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Middle Tennessee Film & Television
Couch Potatoes Without a Cause
Lost TV opportunities 
31st-Aug-2006 09:41 pm
I've just caught Keen Eddie on DVD from Netflix (thank you Netflix). This was a really good show and I am sorry I didn't catch it when Fox first aired it, and I'm sorry it lasted only one, abbreviated season.

Someone in the comments section on IMdb's Keen Eddie page bitched and moaned about how "tasteless" Fox was. That got me thinking. The Simpsons, The X-Files, Millennium, Arrested Development, Action!, Keen Eddie, 24, House, Prison Break, Malcom in the Middle, The Bernie Mac Show, Firefly, Wanda at Large, Futurama, Space: Above and Beyond, Werewolf, hell the list goes on and on. And that's not counting the quality programing on FX: Nip/Tuck, Rescue Me, The Shield, etc. I know Fox may not let shows we like run long enough (I'm going to miss the hell out of Arrested Development) but is it because Fox, who had the balls to actually put some of these very risky shows on the air (Action! is still, by any standard, and envelope pusher of the South Park level and beyond since it was a broadcast net putting it up), is tasteless? Who's tasteless, really? Fox or the American public who fail to tune in and support quality television? Granted, Firefly barely got into orbit before it was shot down, and Action! (another I finally caught on DVD) was cancelled far too soon. Fox has let other shows play out too long and the creative teams squandered that opportunity by becoming stale (Malcom in the Middle and The X-Files are prime examples).

What is a network to do? The networks are funded by ad revenue which is generated by audience. Everyone knows this. The formula's pretty simple. Bigger audience means companies are willing to front more money to show their product to that larger audience which, in turn, means more money for production and profit. This is one reason why Fox has done so much with "reality" programing. I know I could do without the next So You Think You Can Be a Celebrity Mime Who Wants to Marry a Trailer-Park Redneck, but there's apparently a large group of viewers who are willing to watch such detritus. Do I need to remind anyone that millions - MILLIONS - (myself included) tune in to watch a mean-spirited Brit rip into a group of karaoke singers?

A network can effect the popularity of a show by promoting it, definitely. Was there enough promotional money behind the likes of Firefly? Definitely not. But Dark Angel had oodles of promotion and still failed. So what's the trigger? 24 got a bit of promotion before it premiered, but it was it's solid performance in the ratings (and very likely Keifer's involvement) that made the execs decide to put more promotion dollars behind it. Take The X-Files as another example. Hell, before season one, the words "The X-Files - The Truth is Out There. This fall on Fox" flashing for no more than a fifteen second ad was about all The X-Files got. I didn't even know it was going to be fictional. I thought it was going to be a paranormal version of Cops or another In Search Of-type show. Maybe the mystery is what got viewers to tune in. Who knows?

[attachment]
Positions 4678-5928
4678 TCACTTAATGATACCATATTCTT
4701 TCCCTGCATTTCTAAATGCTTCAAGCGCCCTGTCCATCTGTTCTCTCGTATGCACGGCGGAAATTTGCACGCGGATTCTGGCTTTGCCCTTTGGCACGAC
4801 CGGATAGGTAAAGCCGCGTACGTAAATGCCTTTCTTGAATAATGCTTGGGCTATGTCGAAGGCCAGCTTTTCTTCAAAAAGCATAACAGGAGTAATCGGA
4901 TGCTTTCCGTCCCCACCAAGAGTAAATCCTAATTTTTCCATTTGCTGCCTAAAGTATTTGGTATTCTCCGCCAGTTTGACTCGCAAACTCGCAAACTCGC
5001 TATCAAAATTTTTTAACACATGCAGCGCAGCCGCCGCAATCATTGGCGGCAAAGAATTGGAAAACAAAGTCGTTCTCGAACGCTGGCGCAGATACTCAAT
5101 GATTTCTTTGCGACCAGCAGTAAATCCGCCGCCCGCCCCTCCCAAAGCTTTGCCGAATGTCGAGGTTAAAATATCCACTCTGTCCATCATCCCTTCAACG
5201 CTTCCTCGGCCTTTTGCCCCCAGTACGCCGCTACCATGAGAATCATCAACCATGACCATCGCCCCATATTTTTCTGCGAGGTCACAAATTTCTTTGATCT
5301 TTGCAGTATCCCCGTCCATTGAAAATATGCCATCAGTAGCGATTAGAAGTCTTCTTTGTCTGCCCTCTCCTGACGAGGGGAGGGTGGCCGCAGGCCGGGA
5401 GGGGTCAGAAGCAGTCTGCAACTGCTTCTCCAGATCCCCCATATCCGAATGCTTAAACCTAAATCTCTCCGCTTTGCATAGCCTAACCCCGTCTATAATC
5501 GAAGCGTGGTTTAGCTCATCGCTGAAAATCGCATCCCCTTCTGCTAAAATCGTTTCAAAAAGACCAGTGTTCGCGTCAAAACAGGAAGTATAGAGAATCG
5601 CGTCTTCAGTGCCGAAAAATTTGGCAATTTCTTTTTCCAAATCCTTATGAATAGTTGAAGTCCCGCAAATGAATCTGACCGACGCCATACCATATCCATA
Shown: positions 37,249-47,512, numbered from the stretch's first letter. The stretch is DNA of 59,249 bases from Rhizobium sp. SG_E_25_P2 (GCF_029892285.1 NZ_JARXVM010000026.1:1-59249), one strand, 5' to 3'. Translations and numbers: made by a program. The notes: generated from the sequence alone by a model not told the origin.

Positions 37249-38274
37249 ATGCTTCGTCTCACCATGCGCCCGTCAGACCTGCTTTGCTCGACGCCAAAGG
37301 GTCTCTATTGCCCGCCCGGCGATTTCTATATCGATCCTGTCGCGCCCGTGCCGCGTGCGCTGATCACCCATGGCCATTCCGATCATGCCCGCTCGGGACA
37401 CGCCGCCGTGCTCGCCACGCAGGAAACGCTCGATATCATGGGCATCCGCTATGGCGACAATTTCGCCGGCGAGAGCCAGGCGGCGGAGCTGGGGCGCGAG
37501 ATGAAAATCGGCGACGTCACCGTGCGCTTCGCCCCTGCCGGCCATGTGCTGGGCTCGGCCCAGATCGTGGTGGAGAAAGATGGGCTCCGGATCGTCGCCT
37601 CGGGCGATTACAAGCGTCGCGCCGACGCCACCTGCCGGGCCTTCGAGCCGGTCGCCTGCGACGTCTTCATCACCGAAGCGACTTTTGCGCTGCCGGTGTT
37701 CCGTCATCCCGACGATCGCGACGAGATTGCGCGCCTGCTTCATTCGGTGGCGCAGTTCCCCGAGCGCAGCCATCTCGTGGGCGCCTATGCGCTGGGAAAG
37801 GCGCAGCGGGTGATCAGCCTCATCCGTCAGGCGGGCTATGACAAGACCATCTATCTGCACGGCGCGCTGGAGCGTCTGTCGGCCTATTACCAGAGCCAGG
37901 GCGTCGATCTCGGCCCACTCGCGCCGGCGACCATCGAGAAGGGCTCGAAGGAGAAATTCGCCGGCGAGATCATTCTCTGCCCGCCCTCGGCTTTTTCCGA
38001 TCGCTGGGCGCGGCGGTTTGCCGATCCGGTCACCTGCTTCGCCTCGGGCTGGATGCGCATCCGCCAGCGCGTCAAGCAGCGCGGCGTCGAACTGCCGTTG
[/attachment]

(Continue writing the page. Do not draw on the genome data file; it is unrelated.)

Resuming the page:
I don't think Fox is tateless or stupid. I hate the practice of cancelling shows without warning, before a story arc is realized, but that's the nature of network television. Fox isn't the only net to drop a great show too soon? Can anyone say Farscape? Carnivale? Dead Like Me? Nor is this a symptom of the "current state of television." Remember Star Trek only got three seasons, and had to struggle with low ratings throughout that run. These things aren't decided on artistic merit, but bottom line realities. I can't fault a network for cutting it's losses on a series that may be the best most intelligent thing ever to grace a coaxial cable, but fails to attract an audience for whatever reason.
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